For more than 200 years, boatmen, such as Ah Chong, have provided those living along the river with one of the oldest modes of transportation. The penny boat, or perahu tambang, has long been a cheap and convenient way for villagers in Kampung Seberang Nyonya, Tambang Badak and Pantai Johor to cross the waterway to Pekan Cina and Alor Star.
A row of shophouses built in the early days of Pekan Cina
On a good day, Ah Chong earns over RM20 and he can carry three person per trip.
Passengers with bicycles and motorcycles are sometimes charged extra. Once a thriving profession,
Ah Chong’s career is slowly giving way to progress and development in Pekan Cina. “In the past, passengers were charged 5 sen each for the trip.
The jetty here used to be a very busy place where it supported many trading activities.
“Boatmen in their sampans transported rice and other agricultural produce along the river,” he said. However, paved roads and bridges along and across Sungai Kedah have replaced the sampan.
Ah Chong said the scorn of the young and more affordable private transportation left only a few people who were keen to cross to Pekan Cina via sampan.
“Pekan Cina has changed a lot. There are so many cars here right now and sometimes, we are dealing with parking problem. Those days, people were travelling via trishaws, bicycles and sampan,” he said.
Pekan Cina was opened in 1862 by the early Chinese settlers. It was also known as the town’s earliest road, lined with typical old Chinese-style shophouses.
Located about two minutes away from the Alor Star city centre, the city’s first hotel was the Tai Ah Hotel in Jalan Pekan Cina, which later was converted into a shop.
The arch is a unique mixture of Pekan Cina and Pekan Melayu.
Tea-seller Lee Ley Seng, 68, having grown up in Pekan Cina, said it had taught him the meaning of harmony and peace by living in a multiracial country.
“The most unique thing about Pekan Cina is that it is located next to Pekan Melayu.
“Most of the traders would stay in their shophouses.
“They would run their businesses as usual in daytime but at night, it was like a festival. “Neighbours from Pekan Cina and Pekan Melayu would chat over tea and coffee, and mingle with each other,” he said.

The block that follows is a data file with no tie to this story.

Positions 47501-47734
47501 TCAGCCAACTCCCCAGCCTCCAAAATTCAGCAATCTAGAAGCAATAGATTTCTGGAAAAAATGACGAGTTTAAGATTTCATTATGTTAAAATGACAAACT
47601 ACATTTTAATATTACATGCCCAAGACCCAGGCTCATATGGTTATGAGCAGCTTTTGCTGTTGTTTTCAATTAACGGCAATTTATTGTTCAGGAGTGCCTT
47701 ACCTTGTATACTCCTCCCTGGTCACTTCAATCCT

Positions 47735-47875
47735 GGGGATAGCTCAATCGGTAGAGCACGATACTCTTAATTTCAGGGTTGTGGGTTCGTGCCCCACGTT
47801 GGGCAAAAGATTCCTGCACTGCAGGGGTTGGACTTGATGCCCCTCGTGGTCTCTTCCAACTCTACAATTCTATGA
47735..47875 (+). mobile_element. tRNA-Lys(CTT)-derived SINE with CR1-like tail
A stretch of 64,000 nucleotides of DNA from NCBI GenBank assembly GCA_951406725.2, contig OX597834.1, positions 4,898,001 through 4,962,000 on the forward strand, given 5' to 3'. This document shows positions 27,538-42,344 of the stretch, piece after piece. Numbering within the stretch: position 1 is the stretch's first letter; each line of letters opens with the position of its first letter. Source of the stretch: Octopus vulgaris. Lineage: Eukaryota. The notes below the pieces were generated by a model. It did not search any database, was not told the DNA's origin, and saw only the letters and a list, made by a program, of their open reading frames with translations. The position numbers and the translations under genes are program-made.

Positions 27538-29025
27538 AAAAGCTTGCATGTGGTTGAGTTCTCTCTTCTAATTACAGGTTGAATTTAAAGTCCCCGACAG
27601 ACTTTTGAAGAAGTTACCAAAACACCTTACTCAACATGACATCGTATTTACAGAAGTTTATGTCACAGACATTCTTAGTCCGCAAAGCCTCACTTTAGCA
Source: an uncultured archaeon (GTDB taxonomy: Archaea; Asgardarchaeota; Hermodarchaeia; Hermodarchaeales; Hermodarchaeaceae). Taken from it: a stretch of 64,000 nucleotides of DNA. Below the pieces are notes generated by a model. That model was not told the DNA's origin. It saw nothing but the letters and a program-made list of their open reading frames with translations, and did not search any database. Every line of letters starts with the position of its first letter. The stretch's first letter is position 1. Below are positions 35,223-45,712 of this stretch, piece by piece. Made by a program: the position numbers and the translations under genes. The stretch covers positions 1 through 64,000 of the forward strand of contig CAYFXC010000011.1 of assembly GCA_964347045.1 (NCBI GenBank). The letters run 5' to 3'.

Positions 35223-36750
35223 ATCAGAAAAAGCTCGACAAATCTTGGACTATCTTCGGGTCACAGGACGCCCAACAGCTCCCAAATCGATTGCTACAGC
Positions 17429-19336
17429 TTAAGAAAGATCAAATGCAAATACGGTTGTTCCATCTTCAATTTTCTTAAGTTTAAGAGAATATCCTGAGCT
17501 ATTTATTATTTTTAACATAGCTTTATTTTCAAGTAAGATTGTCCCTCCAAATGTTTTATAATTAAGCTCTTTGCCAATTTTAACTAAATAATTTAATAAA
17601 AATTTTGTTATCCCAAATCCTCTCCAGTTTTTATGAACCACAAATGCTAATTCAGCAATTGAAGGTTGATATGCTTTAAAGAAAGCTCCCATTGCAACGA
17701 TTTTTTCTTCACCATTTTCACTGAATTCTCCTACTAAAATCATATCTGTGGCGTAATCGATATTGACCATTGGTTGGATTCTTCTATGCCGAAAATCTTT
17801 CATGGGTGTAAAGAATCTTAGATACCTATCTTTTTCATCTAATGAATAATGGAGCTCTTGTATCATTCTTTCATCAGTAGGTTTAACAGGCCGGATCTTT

Lee grew up with 10 siblings at his father’s tea shop. He took over the business when his father died. “I really miss the good old days.
Elderly Chinese men could be seen whiling away their mornings here over cups and cups of steaming Chinese tea, and indulging in their favourite pastime, Chinese checkers.
“As years went by, no one lived here as the buildings were too old. “Most of the old traders moved to big cities to continue running their businesses,” he said, adding that Pekan Cina had changed, too, as some shophouses were converted to cafes, hardware stores and bars as well.
Lee hopes the Kedah government could preserve the more than 100-years-old buildings, as they were one of the treasure troves available in the state.
Echoing his sentiment was Lim Siaw Liang, 71, who works at a dry food store, selling anchovies and belacan (shrimp paste or sauce). Lim has been working at the store for over 20 years, and lamented that the number of traders here had dwindled, with most moving to cities to run their businesses.
“According to my late father, Pekan Cina had its own attraction. People here were living peacefully with the Malay community who lived in Pekan Melayu and they mingled with one another.
“We were like family. “This town has uncountable memorable experiences to certain people. The young generation should learn from the past about the meaning of harmony and living together, regardless of race and religion.
“If people ask me what is the best example and the meaning of peace, I would tell them, go to Pekan Cina and Pekan Melayu, and you will learn something from them.”